group of experts:

 Hessellund Lauritsen, Siemens Wind Power A/S

 Aagaard, Vestas Wind System A/S

 Hjuler Jensen, DTU Wind Energy

 Bertelsen, Global Lightning Protection Services

 Thomsen, DELTA

 Ugelvig Petersen, DHI

 Steen Jensen, blaest

 Stylsvig Rasmussen, LORC

 Lau Holst and Emilie Krn, Megavind Secretariat

The working group has received input from a large number of national as well as international
stakeholders in the wind industry, using surveys and workshops to guide the analysis, and to en-
sure that the recommendations are a reflection of common priorities of knowledge institutions
and companies located in Denmark.

The resulting working group analysis has been peer reviewed, and final agreement on priorities
has been confirmed by the Megavind Steering Committee.

06Courtesy of Vestas Wind Systems A/S
Key recommendations

Testing wind turbines, partial systems and main components under realistic conditions are
necessary elements of evaluation and optimization of established and future turbine concepts.
Succesfull testing and demonstration of concepts help shorten innovation time and secure de-
velopment activities.

Testing is a key part of reducing the cost of energy (CoE) from wind energy, and therefore a
key element of maintaining a competitive edge for wind energy, and for companies delivering
solutions in this market.

Almost any part of a wind turbine can be tested in Denmark. From materials to blades, welding,
the drivetrain and large components such as nacelles as well as full-scale turbines. However, as
this report shows, there is still a considerable scope for increasing our knowledge and building
upon the competencies already present.

Megavinds key recommendations on future national priorities within testing and demonstra-
tion of wind energy solutions are:

 availability of additional test pads for full-scale wind turbines
 develop and strengthen Danish facilities and capabilities for full scale
nacelle testing
Develop a converter-based grid test facility for test of wind turbine generators

Build test facilities for 100+ metre blades

 our understanding of operational environmental conditions and develop
more efficient, accelerated test methods.
Develop more efficient methods for measuring offshore wind conditions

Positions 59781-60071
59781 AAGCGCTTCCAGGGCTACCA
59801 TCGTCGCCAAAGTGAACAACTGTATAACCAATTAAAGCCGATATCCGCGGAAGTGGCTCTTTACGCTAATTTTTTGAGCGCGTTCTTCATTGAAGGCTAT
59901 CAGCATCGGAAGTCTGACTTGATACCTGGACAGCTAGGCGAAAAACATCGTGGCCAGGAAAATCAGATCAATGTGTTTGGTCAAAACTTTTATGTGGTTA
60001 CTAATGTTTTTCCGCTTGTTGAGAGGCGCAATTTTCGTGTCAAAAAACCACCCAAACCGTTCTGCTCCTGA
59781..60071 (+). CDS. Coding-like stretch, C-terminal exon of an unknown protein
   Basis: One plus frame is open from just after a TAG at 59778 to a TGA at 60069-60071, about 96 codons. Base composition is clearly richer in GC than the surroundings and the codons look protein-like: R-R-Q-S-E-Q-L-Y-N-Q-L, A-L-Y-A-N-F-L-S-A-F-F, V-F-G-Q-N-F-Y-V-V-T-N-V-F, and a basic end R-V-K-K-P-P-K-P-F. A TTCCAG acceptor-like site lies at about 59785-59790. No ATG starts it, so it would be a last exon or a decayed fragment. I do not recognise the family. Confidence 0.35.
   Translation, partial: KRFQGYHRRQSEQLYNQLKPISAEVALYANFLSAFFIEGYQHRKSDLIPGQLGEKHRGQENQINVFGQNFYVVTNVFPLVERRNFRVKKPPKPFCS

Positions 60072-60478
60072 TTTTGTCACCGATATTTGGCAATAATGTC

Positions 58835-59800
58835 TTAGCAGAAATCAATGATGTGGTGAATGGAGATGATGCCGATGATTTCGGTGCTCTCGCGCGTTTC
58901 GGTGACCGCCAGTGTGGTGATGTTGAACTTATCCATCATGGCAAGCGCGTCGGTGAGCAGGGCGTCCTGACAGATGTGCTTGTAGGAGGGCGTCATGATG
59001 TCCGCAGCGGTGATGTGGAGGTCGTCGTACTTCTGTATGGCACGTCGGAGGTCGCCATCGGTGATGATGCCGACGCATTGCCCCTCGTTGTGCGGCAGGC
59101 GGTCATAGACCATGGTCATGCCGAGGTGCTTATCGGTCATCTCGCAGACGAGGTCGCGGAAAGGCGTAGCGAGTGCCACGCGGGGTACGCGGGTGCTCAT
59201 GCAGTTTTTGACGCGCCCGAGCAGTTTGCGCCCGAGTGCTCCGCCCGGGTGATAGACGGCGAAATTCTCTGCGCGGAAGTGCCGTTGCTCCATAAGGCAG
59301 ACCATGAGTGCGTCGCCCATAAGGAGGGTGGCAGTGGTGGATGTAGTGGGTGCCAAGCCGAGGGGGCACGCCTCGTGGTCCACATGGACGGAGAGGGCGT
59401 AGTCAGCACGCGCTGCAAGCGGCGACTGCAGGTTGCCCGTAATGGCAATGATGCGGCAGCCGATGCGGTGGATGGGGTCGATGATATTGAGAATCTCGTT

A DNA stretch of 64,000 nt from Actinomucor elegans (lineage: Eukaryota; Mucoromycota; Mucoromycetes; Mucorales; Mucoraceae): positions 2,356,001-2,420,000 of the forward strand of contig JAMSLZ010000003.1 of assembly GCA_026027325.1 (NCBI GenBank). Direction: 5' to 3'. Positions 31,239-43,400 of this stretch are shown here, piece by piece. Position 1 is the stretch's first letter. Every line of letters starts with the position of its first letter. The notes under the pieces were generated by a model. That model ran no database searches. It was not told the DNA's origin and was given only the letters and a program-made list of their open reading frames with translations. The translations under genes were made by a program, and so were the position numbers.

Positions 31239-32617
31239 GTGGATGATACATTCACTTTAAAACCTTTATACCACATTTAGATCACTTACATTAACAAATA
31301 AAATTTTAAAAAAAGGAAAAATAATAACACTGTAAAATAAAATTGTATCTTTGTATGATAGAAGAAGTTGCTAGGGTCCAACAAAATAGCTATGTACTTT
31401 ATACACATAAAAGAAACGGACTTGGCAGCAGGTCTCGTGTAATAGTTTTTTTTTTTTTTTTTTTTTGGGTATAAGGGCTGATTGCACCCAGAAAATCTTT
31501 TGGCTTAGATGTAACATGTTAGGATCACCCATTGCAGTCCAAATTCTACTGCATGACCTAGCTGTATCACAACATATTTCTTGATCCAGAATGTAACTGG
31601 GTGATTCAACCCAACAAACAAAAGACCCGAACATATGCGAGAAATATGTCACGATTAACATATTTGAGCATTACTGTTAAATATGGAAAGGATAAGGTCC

Faster and more efficient, advanced blade-test methods
Strengthen higher education in testing

Mapping the priorities
for test facilities and
competencies in Denmark
The present strategy rests on the historic understanding, that there is a close interdependency
between primary production of wind turbines in Denmark (and a stable home market), access
to test and demonstration facilities, and a general level of knowledge and competence.
These pillars are like the three legs of a milking stool upon which our competitiveness as wind
energy hub rests. This is illustrated in the figure below.

Figure 1
Maintaining the wind industry
in Denmark
Maintaining the wind
industry in Denmark

Acce ilities
com ledge an

ss to



If all three legs are regularly re-enforced, the position as leading

hub can remain strong, and will accelerate the industrys ability
to reduce cost of energy and be in the race to deliver the competi-
tive wind energy solutions on market terms in the principal wind
energy markets.

Access to test and demonstration is an important prerequisite for R&D departments to stay
in Denmark. R&D departments are again closely linked to primary production facilities the
engineers benefit from being located closely to where turbines are built.

The wind industry is characterized by fierce global competition between several nations aspir-
ing to be home to leading companies. To maintain Denmarks position as a global hub for wind
energy, it is essential that Danish-based companies continue to have access to relevant state-of-
the-art test and demonstration facilities and test competencies.

If one leg of a miking stool becomes weak, it looses its balance. If opportunities for test and
demonstration in Denmark becomes insufficient, R&D functions may begin to move to other
places. If R&D begins to move out, there is a correspondingly higher risk of production being